Historic Pelham

Presenting the rich history of Pelham, NY in Westchester County: current historical research, descriptions of how to research Pelham history online and genealogy discussions of Pelham families.

Thursday, November 23, 2006

New York Implements the New U.S. Constitution in 1788 by, Among Other Things, Electing a Pelham Manor Resident to the Continental Congress

Philip Pell of the Manor of Pelham was among New York's first set of delegates to the Continental Congress in 1789. In a two-volume work published in 1842 entitled "The History of Political Parties in the State of New-York From the Ratification of the Federal Constitution to December, 1840 in Two Volumes", Jabez D. Hammond described the 1788 election of Philip Pell and a group of others to serve as New York's delegates to the Continental Congress. The pertinent excerpt appears immediately below:

"On the 13th Oct., 1788, the governor issued a proclamation requiring the legislature to meet at Albany on the eighthy day of December, alleging that events had occurred since their last meeting, which rendered it necessary that they should convene at an earlier day than that fixed by law for their annual meeting. On the day appointed, the legislature met, and John Lansing, Jr., was unanimously elected speaker of the assembly.

The governor in his speech, stated to the two houses, that he had convened them at that early day, that he might seasonably lay before them the proceedings of the convention at Poughkeepsie, and the ordinance of congress for putting in operation the constitution for the United States, which had been adopted by that convention. He invited the attention of the legislature to the amendments proposed by the New-York convention, and to the declaration of rights which accompanied the ratification, and he alleged that the act of ratification was assented to 'on the express confidence, that the exercise of different powers, would be suspended until it should undergo a revision by a general convention of the states.' He therefore urged them to use their best endeavors for effecting a measure (a general convention,) so earnestly recommended by the convention, and anxiously desired by their constituents.'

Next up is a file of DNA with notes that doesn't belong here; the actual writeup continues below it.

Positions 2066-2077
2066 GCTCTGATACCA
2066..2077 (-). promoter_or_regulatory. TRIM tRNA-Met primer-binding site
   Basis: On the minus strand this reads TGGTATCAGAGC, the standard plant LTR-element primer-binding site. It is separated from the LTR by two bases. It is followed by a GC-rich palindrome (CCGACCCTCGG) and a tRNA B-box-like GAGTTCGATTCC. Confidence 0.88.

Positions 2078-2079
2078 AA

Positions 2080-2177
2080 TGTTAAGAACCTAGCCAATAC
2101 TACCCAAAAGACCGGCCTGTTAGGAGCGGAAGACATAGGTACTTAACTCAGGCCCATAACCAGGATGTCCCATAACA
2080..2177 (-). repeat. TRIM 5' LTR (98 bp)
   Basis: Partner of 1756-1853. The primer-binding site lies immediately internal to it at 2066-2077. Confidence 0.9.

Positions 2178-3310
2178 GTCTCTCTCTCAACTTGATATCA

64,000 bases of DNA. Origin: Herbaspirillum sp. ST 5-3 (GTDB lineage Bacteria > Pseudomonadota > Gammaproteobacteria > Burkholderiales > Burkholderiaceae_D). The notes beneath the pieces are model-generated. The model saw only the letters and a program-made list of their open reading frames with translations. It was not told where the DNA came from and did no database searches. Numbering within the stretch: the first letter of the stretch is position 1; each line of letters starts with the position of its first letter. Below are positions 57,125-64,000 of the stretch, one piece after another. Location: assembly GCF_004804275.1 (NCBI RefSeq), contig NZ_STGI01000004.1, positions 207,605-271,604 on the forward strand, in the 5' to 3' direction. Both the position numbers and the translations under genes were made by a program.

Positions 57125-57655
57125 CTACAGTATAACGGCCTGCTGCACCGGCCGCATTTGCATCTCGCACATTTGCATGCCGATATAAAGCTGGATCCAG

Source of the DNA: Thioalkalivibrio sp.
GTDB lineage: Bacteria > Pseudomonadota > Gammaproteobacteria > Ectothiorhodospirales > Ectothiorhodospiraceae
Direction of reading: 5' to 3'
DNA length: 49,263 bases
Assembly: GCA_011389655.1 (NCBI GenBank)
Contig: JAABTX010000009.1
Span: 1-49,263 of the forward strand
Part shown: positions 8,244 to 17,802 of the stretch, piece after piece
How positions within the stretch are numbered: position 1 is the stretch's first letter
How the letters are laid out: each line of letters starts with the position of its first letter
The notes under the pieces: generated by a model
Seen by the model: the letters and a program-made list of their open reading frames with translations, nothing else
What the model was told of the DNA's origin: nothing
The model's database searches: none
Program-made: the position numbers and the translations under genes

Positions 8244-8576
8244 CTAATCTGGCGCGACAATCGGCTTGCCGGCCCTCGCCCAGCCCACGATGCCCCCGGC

I cannot persuade myself that so sagacious a politician as Gov. Clinton, seriously anticipated that another national convention would or could be called. It seems more probable that this recommendation, and the early call of the legislature, were intended to afford evidence of the sincerity of his past opposition to the federal constitution, and as a maneuver to keep his party together in the state of New-York. Eleven states had adopted the constitution in the form reported by the national convention, and most of them, I believe, without suggesting any material alterations. Was it to be expected that these states would consent to give up all they had done, suffer the great questions which had been settled by a majority of the states to be again agitated, and put every thing afloat by the call of a new convention?

On the 15th of December, the two houses proceeded to elect five delegates to represent the state in the continental congress. In the election of these delegates, the party lines were distinctly developed. The delegates supported by the anti-federal party in the assembly were, Abraham Yates, Jun., David Gelston, Philip Pell, John Hathorn, and Samuel Jones; those supported by the federalists were Ezra L'Hommedieu, Egbert Benson, Leonard Gansevoort, Alexander Hamilton, and John Lawrence. The anti-federal candidates were nominated by the assembly by an average majority of about ten votes, but the senate nominated Mr. L'Hommedieu and the other federal candidates. Upon a joint ballot the anti-federalists were elected. This vote shows that the federalists had gained considerably in the assembly since the session of 1787, and had actually obtained a majority in the senate. . . ."

Source: Hammond, Jabez D., Political Parties in the State of New-York From the Ratification of the Federal Constitution to December, 1840 in Two Volumes, pp. 34-36 (Albany, NY: C. van Benthuysen 1842).

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